The world lost a tremendous musician, mentor, and
evangelist when the pianist, composer, and radio personality Marian
McPartland passed away in August 2013. Born Margaret Marian Turner in
Slough, England in 1918, she married Jimmy McPartland, an American
soldier and cornetist. After World War II, the McPartlands moved first
to Chicago and then to New York City where in 1952, Marian began her
residency at the storied Hickory House on 52nd Street. Later, her famed
program Piano Jazz was launched in 1979.
Marian’s piano style is
very eclectic and nearly impossible to categorize. Here are five
concepts gleaned in Marian’s playing that you can practice and add to
Click the sheet music images to enlarge. Scroll down the page for audio examples.
1. Triplets and Pentatonics
Ex. 1 is a typical McPartland 12-bar blues device
of the left hand keeping a triplet figure while the right hand
improvises using mostly pentatonic material with chromatic
embellishments. When practicing this, try to get the bass line under
your hands first so you don’t need to think about it. Then start adding
right hand lines. You can also try building ideas using the A minor and C minor
pentatonic scales. (Note that the minor pentatonic scale contains scale
degrees 1, 3, 4, 5 and 7 from the natural minor scale.)
2. Arpeggios and Slash Chords
Ex. 2 is influenced by “Kaleidoscope,” the theme song to McPartland’s long-running NPR radio show Piano Jazz.
Here, the right hand arpeggiates simple triads with fifths in the bass.
The interesting thing about these shapes when used together is the
harmony that they imply. The first slash chord C/F suggests an Fmaj7 tonality. The Eb/C slash chord in bar 2 suggests a C minor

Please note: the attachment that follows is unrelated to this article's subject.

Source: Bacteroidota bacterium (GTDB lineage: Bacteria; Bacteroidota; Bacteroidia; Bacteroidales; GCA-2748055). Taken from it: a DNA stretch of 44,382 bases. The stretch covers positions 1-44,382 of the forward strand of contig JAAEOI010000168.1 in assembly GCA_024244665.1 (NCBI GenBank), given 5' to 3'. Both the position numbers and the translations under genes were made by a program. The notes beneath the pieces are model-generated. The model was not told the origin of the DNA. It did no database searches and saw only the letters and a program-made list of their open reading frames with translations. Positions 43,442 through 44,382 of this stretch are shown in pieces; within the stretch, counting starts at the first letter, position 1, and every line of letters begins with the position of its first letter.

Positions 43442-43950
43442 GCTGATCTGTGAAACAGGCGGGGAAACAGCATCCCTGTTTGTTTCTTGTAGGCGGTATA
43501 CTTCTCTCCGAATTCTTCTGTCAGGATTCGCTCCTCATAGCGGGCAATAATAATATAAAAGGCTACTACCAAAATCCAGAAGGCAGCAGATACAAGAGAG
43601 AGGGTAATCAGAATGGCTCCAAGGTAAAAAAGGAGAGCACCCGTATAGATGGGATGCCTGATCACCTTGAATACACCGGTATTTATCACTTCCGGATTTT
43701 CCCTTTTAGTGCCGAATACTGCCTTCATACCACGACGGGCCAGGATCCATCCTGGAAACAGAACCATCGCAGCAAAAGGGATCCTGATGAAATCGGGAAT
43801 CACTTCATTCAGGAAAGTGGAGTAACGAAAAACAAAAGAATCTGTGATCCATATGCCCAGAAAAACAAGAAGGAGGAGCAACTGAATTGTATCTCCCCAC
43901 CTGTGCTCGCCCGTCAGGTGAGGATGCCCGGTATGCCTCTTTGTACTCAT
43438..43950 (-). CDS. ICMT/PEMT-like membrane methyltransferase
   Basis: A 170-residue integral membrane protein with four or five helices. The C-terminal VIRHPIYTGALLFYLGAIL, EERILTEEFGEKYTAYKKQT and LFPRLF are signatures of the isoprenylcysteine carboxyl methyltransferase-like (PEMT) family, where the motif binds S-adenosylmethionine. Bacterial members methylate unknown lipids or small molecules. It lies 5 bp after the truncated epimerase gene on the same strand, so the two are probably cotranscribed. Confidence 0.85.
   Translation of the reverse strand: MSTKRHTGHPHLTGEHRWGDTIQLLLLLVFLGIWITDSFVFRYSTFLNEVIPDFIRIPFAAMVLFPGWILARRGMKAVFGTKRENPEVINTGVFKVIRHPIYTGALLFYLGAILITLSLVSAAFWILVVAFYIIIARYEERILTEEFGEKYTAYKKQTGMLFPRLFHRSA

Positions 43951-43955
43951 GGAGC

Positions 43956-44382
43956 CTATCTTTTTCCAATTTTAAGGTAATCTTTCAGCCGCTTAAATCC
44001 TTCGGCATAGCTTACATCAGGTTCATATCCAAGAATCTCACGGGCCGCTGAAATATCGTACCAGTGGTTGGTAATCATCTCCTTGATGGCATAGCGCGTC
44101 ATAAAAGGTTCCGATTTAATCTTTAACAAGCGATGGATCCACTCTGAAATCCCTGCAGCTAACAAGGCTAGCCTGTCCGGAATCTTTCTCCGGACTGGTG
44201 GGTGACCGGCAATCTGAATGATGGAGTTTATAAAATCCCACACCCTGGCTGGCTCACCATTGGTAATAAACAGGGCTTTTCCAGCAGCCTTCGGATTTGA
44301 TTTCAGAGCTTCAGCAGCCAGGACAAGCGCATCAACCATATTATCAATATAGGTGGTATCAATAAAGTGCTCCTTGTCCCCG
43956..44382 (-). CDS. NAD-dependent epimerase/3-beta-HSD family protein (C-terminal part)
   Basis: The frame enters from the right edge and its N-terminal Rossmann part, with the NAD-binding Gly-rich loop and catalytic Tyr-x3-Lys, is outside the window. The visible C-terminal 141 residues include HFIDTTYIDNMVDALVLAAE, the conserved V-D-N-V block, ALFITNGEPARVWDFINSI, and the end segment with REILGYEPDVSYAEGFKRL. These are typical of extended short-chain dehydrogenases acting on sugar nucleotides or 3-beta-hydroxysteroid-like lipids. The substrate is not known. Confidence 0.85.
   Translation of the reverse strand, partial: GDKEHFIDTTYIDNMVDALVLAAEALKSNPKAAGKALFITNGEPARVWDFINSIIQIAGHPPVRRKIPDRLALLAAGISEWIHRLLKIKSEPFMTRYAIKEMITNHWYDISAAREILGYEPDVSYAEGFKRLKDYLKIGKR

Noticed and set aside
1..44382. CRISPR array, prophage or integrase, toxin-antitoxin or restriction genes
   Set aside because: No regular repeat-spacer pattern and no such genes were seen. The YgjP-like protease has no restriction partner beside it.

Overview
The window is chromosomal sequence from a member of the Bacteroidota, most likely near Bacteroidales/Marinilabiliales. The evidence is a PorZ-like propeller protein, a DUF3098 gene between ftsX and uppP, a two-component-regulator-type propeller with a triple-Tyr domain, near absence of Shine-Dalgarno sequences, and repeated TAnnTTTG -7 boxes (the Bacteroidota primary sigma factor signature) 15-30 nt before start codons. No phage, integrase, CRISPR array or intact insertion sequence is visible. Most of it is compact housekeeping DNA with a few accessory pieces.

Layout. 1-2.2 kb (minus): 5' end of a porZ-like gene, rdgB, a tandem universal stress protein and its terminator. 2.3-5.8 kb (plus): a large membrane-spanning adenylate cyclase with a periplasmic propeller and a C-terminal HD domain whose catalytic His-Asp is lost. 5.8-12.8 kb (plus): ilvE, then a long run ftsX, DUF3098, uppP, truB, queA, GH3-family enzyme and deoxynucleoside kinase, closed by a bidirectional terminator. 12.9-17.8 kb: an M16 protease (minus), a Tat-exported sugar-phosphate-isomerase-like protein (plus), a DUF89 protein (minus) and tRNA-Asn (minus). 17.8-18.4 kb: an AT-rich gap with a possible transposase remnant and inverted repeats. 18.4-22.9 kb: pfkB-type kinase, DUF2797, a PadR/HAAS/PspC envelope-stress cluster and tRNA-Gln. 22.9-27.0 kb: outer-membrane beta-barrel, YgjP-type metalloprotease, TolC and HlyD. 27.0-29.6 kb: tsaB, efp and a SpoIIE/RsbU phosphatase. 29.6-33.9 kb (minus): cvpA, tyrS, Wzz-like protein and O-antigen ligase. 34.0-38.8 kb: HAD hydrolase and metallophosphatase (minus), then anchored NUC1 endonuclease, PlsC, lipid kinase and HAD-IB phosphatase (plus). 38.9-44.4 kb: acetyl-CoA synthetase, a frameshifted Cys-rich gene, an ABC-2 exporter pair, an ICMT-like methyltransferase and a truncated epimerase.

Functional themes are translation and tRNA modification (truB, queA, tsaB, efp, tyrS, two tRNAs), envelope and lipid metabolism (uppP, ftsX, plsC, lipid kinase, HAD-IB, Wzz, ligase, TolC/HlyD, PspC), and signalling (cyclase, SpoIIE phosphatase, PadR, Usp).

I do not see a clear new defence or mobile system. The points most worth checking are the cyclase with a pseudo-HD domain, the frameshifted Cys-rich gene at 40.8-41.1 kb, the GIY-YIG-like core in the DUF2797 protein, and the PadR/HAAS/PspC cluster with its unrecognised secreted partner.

tonality. Try creating your own chordal combinations and also try
switching the direction of the triad arpeggios for new sounds of your
3. Chord Scale Relationships
The lush piano chords in Ex. 3 are influenced by
Marian’s beautiful ballad playing. Here, the right hand delineates a
decisive harmonic motion while the left hand comps and plays light fills
in the middle of the chords. Notice how the majority of the musical
material is coming from chord-to-scale relationships. The left-hand part in bar 2 is derived from the Eb Major
scale. (Also notice a clever right-hand “diminished trick” often used
on major seventh chords on beat 2 of bar 2.) In bar 3, the right-hand
chords come from the A Dorian mode. The key to developing this kind of harmonic fluidity is to master ii-V-I
progressions and basic major and minor scales in all 12 keys. Doing so
allows you to see and hear your way through the chord changes without
having to think about them.
4. Melodic Harmonization
Ex. 4 is another technique found in Marian’s often
playful piano work: harmonizing a quarter-note melody. Bar 1 begins with
“drop 2” chord voicings (where the second note from the top is
“dropped” down to the left hand). It also features a scalar bass line. Bar 2, beat 1 starts with the famed b13b9#11 chord and is then followed by modal “planing,” (moving fourth voicings
while keeping their shapes intact). Bar 3 demonstrates right hand
fourth voicings over left hand “shells” (basic voicings that form the
building blocks of chords). The last bar illustrates how even smallest
of melodic movements can impart huge harmonic contrast.
5. Thirds and Octaves
Ex. 5 shows how Marian McPartland often creates
compelling “chordal illusions” using just thirds and octaves. Over a
simple “cowboy” bass line, here we play chromatically around the third
of the G and D chords. Notice the right hand shape—the
third in the middle of the octave line gives the illusion of a much
bigger chord. The octaves on the outside and the bass line furnish the
listener with the harmony. The listener’s ears then fill in the rest.
“I was lucky in my late teens to study piano with Ellen
Rowe, who was working with Marian McPartland at the time. The chord
voicings and other techniques I learned from Ellen’s transcriptions of
Marian had a profound impact on my musical development,” says
keyboardist and composer Brian Charette, who has performed and
recorded with artists like Joni Mitchell, Michael Bublé, and Rufus
Wainwright, in addition to leading his own jazz groups. His latest album
is Music for Organ Sextette, on SteepleChase Records. Find out more at kungfugue.com.